Hegel v. The First Liberty Insurance Corporation, No. 14—10549, 2015 WL 821146 (11th Cir. Feb. 27, 2015)
The Eleventh Circuit construed the term “structural damage” as used in the definition of “sinkhole loss” in insurance policies issued between 2005 (upon the Florida legislature’s adoption of the “structural damage” requirement) and May 2011 (upon the Florida legislature’s adoption of a technical definition of “structural damage”). “Structural damage” requires “damage that impairs the structural integrity of the building,” and mere physical damage to the building is insufficient. The opinion resolves a long-standing source of conflict among judges of the district courts of Florida.
The Hegels had an insurance policy with First Liberty effective October 5, 2010. They later made a claim for a sinkhole loss under this policy. The policy defined “sinkhole loss” as “structural damage to the building, including the foundation, caused by sinkhole activity,” adopting statutory language in place since 2005. See § 627.706, Fla. Stat. (2005). Neither the policy nor the statute defined “structural damage to the building.”
Ultimately, the Hegels sued First Liberty in the Middle District of Florida seeking damages for their alleged “sinkhole loss.” The parties disagreed over the threshold necessary to establish “sinkhole loss.” The Hegels argued that any “damage to the structure” sufficiently met the “structural damage” threshold. First Liberty argued that such an interpretation of the term “structural damage” was nonsensical, and suggested the district court look to technical definitions found in the 2011 Florida Statutes (providing a detailed technical definition of “structural damage”), the Florida Building Code in place at the time of the contract, or even dictionary definitions, for guidance.
The district court applied the Hegels’ unlimited definition and found they had established “sinkhole loss” by showing mere cosmetic damage to their home. The district court granted the Hegels summary judgment, from which First Liberty appealed.
The Eleventh Circuit confronted a two-part question: (1) did the trial court correctly determine that any “damage to the structure” was “structural damage” for the purposes of sinkhole loss, and, (2) if not, what is an appropriate definition of “structural damage?”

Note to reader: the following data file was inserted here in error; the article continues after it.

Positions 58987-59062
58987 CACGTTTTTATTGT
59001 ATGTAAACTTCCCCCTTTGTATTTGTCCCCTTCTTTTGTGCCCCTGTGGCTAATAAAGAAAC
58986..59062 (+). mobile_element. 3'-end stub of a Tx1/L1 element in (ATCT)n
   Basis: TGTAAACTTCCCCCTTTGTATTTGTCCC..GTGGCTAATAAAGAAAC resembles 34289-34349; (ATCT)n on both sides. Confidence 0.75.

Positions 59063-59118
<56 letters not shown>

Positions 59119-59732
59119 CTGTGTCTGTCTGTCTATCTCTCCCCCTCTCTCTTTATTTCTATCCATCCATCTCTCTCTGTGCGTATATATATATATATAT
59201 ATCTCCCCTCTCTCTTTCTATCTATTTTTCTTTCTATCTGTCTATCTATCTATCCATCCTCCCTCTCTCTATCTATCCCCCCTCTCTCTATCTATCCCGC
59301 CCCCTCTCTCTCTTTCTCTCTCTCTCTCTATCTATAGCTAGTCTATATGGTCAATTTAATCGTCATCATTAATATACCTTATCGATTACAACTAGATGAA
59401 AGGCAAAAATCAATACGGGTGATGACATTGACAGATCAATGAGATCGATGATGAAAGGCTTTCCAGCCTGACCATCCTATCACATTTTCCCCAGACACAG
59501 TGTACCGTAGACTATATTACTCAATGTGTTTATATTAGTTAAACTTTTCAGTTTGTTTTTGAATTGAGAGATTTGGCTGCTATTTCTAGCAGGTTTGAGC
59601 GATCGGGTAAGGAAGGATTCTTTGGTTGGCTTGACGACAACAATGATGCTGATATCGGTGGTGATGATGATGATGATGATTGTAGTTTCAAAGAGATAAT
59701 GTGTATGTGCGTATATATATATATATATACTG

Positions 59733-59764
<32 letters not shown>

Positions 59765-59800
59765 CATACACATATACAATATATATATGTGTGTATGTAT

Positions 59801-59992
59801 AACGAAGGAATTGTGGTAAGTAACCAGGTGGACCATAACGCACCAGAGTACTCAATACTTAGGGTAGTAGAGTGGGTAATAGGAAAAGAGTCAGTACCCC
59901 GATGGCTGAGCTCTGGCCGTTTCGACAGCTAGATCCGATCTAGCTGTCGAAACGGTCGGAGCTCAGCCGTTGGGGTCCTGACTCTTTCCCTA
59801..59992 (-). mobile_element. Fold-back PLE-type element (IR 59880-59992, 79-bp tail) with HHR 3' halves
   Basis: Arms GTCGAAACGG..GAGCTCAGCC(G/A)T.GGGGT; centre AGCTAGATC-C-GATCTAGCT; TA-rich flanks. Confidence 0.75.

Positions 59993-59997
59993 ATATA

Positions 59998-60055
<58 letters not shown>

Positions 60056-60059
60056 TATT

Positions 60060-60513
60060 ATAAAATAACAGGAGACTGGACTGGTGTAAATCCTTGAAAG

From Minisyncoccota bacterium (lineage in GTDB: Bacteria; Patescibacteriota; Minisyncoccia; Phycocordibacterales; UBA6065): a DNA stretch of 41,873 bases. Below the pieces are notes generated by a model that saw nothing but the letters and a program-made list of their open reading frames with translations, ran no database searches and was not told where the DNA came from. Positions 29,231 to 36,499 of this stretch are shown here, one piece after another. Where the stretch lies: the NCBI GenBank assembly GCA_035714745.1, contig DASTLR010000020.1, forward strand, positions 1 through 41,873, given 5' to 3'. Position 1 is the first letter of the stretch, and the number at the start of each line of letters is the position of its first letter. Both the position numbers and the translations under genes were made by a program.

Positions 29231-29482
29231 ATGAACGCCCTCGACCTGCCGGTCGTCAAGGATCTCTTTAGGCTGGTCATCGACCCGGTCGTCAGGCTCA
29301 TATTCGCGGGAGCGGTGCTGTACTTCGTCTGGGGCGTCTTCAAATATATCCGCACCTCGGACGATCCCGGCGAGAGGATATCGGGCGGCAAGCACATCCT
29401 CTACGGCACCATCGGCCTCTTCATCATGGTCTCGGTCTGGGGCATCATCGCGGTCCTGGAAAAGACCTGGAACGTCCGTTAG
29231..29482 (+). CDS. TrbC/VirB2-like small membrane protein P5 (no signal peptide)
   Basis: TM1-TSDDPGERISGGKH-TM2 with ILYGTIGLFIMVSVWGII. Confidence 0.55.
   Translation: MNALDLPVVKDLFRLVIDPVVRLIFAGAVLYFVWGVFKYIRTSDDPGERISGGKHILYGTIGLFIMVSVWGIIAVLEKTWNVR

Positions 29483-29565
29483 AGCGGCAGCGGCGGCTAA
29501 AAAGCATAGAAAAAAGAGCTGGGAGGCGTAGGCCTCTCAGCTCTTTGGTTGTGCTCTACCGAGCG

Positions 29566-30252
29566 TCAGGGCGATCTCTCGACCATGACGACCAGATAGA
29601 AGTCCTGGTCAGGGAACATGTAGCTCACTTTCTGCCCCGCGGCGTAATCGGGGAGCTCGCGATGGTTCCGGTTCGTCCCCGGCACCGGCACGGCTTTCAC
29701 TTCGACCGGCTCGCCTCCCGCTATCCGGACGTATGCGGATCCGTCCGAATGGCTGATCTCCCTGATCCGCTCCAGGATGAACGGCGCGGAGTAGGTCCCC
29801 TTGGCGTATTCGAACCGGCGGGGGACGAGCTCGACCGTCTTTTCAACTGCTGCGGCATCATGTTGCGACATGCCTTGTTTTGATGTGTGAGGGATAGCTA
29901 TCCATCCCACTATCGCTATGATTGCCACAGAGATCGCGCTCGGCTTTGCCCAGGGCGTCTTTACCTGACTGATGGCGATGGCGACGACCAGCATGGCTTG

The Court held that the phrase “structural damage” requires more than mere “damage to the structure.” Rather, “damage that impairs the structural damage of the building” is necessary. Thus, the court reversed the summary judgment and remanded for further proceedings.
The Court agreed with First Liberty that the district court had apparently–and erroneously–equated “structural damage” with “physical damage,” thus rendering the term “structural” superfluous in violation of rules of contractual construction. The Court determined the “key problem” was “one of confusion between the words ‘structural’ and ‘structure.'” Proper application of the adjective “structural” would exclude damage to “decoration or fittings” from “structural damage,” whereas the district court had untenably included all physical damage to the building. Thus, the Court construed the phrase “structural damage” to mean “damage that impairs the structural integrity of the building.” The Court determined that this definition was consistent with the Florida Legislature’s enactment of the 2005 statutes, “chang[ing] the definition of ‘sinkhole loss’ from ‘actual physical damage to the property covered’ to ‘structural damage to the building.'”
In reaching its conclusion, the Court conducted a detailed analysis of numerous possible sources for a definition of the term “structural.” The Court rejected all other definitional sources (such as the 2011 Florida Statutes and the 2004 Florida Building Code), finding them irrelevant to determining the plain meaning of the term “structural damage” in the Hegels’ policy.